The Lack of Lung Cancer Awareness and Statistics Behind the Number One Cancer Killer
Unfortunately, when lung cancer is diagnosed, many people are not given good odds. With a 16% 5-year survival rate and more than 50% of newly diagnosed individuals perishing within the first year, it’s not just the facts behind the disease, but the stories that can be discouraging.
Take, for instance, the case of legendary Penn State Football Coach Joe Paterno. Paterno was diagnosed with lung cancer on November 11th, and passed away on January 22, just 72 days later. He was 85 years old, and reportedly fought “metastatic small-cell carcinoma.”
According to this article in the Times-Tribune, “doctors discovered Mr. Paterno's cancer Nov. 11 during a follow-up examination for a bronchial illness, Penn State team doctor Wayne J. Sebastianelli said after the family disclosed the illness, a week later.
By the time of Mr. Paterno's death, according to the hospital statement, his cancer had metastasized, meaning it had spread beyond the lung. At that point, according to Luzerne County pathologist Dr. Mary Pascucci, it was virtually untreatable.”
Paterno’s case is not unique. Like many lung cancer cases, his was discovered while checking for another illness.
One of the reasons why lung cancer is often caught in the later stages is because lung cancer symptoms are often be attributed to another disease. Additionally, few people are fully aware of the lung cancer risk factors and the facts behind the number one cancer killer.
According to a recent study, we discussed in a past post, 80% of adults are not aware that lung cancer is the number one cancer killer, with only 12% saying that they know about lung cancer symptoms.
Here are a few more interesting facts from the article:
- 83 percent of women surveyed did not know that lung cancer takes more women’s lives each year than breast cancer.
- 75 percent of men surveyed did not know that lung cancer takes more men’s lives each year than prostate cancer.
- 88 percent of those surveyed did not know that radon was the second leading cause of lung cancer. Radon exposure is an especially large issue in the Midwest, where there is a high level found in the foundation of homes.
- Only 6 percent of respondents said they had talked to their doctor about their risk for lung cancer
- Only 32 percent of those surveyed understood that half of all lung cancers occur in people who have already quit smoking. One famous example of this is the ABC Anchorman, Peter Jennings, who passed away in 2005, despite not smoking for 20 years. Additionally, this lack of awareness of the continued risk after quitting smoking may make people less likely to talk with their doctors about symptom recognition.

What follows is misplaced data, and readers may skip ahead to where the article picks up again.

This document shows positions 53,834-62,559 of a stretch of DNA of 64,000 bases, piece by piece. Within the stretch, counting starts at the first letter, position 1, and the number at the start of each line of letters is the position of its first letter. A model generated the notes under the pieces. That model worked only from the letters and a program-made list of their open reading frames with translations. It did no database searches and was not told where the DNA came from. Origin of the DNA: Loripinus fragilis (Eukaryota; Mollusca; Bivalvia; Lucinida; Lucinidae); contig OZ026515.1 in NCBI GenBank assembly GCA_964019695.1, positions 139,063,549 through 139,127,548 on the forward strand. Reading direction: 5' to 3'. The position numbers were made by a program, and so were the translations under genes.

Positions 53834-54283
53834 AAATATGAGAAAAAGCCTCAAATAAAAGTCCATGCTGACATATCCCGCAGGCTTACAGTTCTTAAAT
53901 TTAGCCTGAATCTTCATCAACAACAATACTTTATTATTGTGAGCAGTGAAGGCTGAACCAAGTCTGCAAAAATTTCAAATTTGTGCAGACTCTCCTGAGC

Studies like this show that there is a severe lack of awareness for lung cancer. One could make the connection between the lack of awareness connecting with generally later lung cancer detection, as well as the survival rates.
By doing our part to raise lung cancer awareness, hopefully we too can impact these lung cancer survival rates, and finally make an impact against the number one cancer killer.
According to the American Cancer Society, the best defense against cancer is early detection. Because of this, we need to join together to raise more awareness about lung cancer. People should be aware of lung cancer symptoms, as well as the magnitude of the disease. More awareness could lead to more funding, and more money for lung cancer research—something that is desperately needed.
To learn more about Oncimmune’s EarlyCDT-Lung, the blood test to aid in the early detection of lung cancer, please visit www.HelloHaveYouHeard.com. The test is covered by Medicare Part B and all private insurance companies (Blue Cross and Blue Shield, Humana, Aetna, etc.). Since its commercial release in 2009, EarlyCDT-Lung has aided in the early detection of numerous cases of lung cancer. Since its release in 2009, EarlyCDT-Lung is currently being used by hundreds of doctors and thousands of patients across the United States.
If you think you or a loved one may be at risk for lung cancer, visit our lung cancer risk assessment to see if you are at an increased risk for the deadly disease.
If you would like to submit yourself or a loved one to the Awareness Wall, please click here.